The coronavirus pandemic hardly fazed a Rockland doctor who with his wife continued to collect bribes and kickbacks in exchange for ordering millions of dollars in genetic tests, federal authorities said Thursday.
Yitzachok “Barry” Kurtzer, 60, of Monsey operated an office in Scranton, PA, as did another physician, Lee Besen, 64, of Waverly, PA, U.S. Attorney for New Jersey Craig Carpenito said.
Both collected monthly cash kickbacks and bribes ranging from $500 to $5,000 in exchange for “collecting DNA samples from Medicare patients and sending them for genetic tests to clinical laboratories in New Jersey and Pennsylvania,” Carpenito said.
Kurtzer included his wife, Robin Kurtzer, 59, in the scheme, the U.S. attorney said – adding that both at one point renegotiated a higher kickback and bribery fee after complaining that "they were not getting paid enough."
“When Besen and Kurtzer did not receive their kickback and bribe payments, the volume of genetic tests they ordered dipped,” Carpenito said.
When more payments were made, the volume typically increased, he said, citing a recorded conversation in which Besen said: “Greenbacks speak.”
Besen and Kurtzer were also recorded receiving and discussing many of their kickback and bribe payments, Carpenito said.
After accepting one $5,000 payoff, he said, Kurtzer counted the money and said, “Perfect. Didn’t short me.”
Besen, meanwhile, referred to payments as “vigs,” slang for bookie’s fees, Carpenito said.
Besen frequently sought ways to make more money, the U.S. attorney noted.
At one point, he proposed adding to the scheme by collecting cancer screening tests from Medicare patients, sending the tests to a new lab, and then splitting lucrative sales commissions that the lab paid out, Carpenito said.
These ranged up to $2,500 per test, he said.
Besen was also recorded saying that he hoped the money he made from those tests would help him “retire early,” Carpenito said.
Seeing the potential for profit, Kurtzer and his staff began ordering the same tests, he said.
“Even as the ongoing COVID-19 pandemic substantially reduced their in-patient visits, Besen and Kurtzer continued with their schemes," Carpenito said. "They worked with their staffs to generate more genetic tests from Medicare patients.”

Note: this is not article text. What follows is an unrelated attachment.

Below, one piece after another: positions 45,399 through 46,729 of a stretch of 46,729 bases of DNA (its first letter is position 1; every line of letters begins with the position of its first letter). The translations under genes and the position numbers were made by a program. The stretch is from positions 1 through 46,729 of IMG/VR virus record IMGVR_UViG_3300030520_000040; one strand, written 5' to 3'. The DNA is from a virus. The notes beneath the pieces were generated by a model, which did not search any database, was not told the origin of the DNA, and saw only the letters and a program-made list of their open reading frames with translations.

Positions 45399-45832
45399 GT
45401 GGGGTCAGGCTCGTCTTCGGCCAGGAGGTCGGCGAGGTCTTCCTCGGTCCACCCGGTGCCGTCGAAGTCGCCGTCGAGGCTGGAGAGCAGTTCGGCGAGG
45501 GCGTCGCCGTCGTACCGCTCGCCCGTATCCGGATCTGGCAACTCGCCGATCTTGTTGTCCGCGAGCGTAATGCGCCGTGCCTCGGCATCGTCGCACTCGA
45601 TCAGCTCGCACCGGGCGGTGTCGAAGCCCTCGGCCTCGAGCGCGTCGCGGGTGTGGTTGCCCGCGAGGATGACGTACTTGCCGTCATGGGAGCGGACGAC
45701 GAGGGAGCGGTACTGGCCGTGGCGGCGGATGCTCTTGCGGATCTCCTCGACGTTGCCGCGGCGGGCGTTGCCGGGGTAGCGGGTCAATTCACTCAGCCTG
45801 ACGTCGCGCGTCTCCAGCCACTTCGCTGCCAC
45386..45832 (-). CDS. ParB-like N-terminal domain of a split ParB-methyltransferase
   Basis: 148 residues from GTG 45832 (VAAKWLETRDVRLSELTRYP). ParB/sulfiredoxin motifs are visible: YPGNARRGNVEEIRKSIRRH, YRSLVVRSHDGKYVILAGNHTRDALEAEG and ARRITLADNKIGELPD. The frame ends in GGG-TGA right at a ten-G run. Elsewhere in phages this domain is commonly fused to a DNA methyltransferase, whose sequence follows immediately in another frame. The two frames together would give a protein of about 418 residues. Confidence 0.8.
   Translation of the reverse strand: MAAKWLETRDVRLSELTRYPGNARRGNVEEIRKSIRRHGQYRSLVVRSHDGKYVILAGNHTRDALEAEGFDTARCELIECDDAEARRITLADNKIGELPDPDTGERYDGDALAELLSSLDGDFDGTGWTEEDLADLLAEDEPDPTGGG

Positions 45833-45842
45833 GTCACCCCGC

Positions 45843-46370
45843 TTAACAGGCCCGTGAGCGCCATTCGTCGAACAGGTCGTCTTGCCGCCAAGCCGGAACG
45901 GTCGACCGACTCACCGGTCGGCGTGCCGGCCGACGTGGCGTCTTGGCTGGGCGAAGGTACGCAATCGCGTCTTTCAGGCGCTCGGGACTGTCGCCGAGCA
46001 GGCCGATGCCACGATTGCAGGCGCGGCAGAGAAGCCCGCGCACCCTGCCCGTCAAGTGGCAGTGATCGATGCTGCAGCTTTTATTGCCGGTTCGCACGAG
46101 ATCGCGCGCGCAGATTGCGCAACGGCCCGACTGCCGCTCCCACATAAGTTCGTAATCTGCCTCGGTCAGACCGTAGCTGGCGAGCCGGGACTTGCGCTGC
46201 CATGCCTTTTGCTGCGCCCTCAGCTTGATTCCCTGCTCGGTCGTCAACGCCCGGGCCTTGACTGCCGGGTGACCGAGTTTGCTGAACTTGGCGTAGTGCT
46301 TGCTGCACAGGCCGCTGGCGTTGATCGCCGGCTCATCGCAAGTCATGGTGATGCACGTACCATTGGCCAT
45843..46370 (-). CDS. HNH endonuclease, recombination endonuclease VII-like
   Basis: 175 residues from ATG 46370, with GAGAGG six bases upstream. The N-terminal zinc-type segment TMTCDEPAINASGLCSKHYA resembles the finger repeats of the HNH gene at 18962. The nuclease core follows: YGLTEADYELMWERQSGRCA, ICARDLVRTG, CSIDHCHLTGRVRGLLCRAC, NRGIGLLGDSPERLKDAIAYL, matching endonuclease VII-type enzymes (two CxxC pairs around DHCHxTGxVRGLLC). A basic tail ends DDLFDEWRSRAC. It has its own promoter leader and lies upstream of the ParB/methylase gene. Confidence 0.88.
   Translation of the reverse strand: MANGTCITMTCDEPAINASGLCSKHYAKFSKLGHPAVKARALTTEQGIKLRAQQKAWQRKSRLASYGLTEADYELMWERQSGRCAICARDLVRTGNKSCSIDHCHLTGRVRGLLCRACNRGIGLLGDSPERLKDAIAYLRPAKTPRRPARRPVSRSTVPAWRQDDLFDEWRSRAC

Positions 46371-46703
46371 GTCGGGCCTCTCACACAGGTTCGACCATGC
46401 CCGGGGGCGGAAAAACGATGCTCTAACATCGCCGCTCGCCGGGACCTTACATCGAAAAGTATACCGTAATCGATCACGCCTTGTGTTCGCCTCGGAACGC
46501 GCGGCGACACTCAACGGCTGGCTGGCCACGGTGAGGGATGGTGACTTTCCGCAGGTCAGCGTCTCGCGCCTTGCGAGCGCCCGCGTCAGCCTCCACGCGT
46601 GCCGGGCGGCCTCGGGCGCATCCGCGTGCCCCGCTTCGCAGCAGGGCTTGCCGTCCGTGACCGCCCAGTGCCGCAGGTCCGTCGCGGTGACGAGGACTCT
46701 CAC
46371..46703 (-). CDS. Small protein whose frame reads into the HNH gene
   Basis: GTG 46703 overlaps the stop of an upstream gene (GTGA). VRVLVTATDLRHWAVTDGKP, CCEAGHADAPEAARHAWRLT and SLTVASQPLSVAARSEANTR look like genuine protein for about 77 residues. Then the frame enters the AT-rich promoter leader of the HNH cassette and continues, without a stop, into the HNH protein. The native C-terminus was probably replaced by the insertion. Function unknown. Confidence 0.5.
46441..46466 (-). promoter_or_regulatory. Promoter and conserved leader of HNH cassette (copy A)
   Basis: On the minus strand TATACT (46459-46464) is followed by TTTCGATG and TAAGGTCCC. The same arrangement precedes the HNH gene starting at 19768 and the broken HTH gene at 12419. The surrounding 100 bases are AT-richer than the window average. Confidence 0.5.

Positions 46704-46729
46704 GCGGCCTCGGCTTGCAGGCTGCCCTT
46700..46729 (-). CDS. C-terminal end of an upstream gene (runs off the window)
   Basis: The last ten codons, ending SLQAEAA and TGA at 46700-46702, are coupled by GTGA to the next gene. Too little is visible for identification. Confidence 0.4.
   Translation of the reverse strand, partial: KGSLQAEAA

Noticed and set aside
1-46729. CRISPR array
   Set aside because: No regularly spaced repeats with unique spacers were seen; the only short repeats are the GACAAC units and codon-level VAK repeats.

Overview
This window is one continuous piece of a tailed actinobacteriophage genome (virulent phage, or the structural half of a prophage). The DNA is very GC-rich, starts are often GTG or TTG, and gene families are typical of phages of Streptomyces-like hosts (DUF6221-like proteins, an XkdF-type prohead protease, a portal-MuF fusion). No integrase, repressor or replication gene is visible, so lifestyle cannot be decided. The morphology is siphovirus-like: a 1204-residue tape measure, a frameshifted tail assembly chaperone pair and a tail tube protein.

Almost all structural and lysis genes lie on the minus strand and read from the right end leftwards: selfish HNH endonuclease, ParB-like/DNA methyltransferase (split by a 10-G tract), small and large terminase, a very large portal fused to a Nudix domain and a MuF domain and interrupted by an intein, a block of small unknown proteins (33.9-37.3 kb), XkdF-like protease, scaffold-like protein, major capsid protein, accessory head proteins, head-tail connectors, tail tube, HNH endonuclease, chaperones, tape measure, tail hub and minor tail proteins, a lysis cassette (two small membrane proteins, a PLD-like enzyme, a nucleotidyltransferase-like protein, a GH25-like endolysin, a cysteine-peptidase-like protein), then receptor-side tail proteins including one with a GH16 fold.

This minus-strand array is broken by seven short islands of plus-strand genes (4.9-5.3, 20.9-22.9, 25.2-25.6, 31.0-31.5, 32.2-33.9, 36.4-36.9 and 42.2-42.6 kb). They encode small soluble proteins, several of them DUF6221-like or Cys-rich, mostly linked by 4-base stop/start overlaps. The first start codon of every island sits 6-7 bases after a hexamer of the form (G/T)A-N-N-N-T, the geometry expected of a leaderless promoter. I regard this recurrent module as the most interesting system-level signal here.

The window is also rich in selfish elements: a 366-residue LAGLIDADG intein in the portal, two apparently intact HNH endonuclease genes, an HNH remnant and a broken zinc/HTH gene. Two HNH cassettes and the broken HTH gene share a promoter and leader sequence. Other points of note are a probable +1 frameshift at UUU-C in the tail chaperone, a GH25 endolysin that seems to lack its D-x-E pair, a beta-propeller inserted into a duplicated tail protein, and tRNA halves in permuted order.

Kurtzer went from receiving hand-delivered cash to accepting payments via wire and a cellphone money-transfer app, Carpenito said.
Considering it “nuts” for Kurtzer to create that kind of paper trail, Besen collected bribes in cash in a fast food parking lot to help pay for his “pool house,” the U.S. attorney said.
Besen enlisted an employee, Kimberly Schmidt, 45, of Moscow, PA to participate in the scheme by preparing paperwork for the genetic tests and collecting kickbacks, he added.
Kurtzer recruited his wife, who helped negotiate the payoff terms, as well as two employees, Amber Harris, 28, and Shanelyn Kennedy, 25, both of Scranton, PA, who helped collect the DNA swabs in exchange for cash, Carpenito said.
Medicare was billed more than $1 million for genetic tests generated from Besen’s medical practice and more than $1.3 million for tests generated from Kurtzer’s practice, he said. Besen also ran a separate scheme that cost Medicare an additional $1.93 million, Carpenito said.
The U.S. attorney didn't say how much each allegedly pocketed in their separate schemes, although estimates put the figure for Kurtzer at roughly $20,000.
The multi-agency federal investigation produced charges against seven people in all for conspiring to violate the Federal Anti-Kickback Statute.
“As alleged in the criminal complaints, these defendants engaged in a long-running and complex scheme to rip off Medicare to the tune of millions of dollars,” Carpenito said. “They turned patients into human ATMs, generating cash payments for medical testing and other procedures.”
Carpenito credited special agents of the FBI and IRS-Criminal Investigation in Newark the U.S. Department of Health and Human Services Office of Inspector General in Philadelphia. He also thanked the FBI Scranton Field Office and Philadelphia Division and the Pennsylvania Attorney General’s Office for their assistance.
Handling the case for the government is Assistant U.S. Attorney Joshua L. Haber of the Health Care Fraud Unit in the Criminal Division, Newark.
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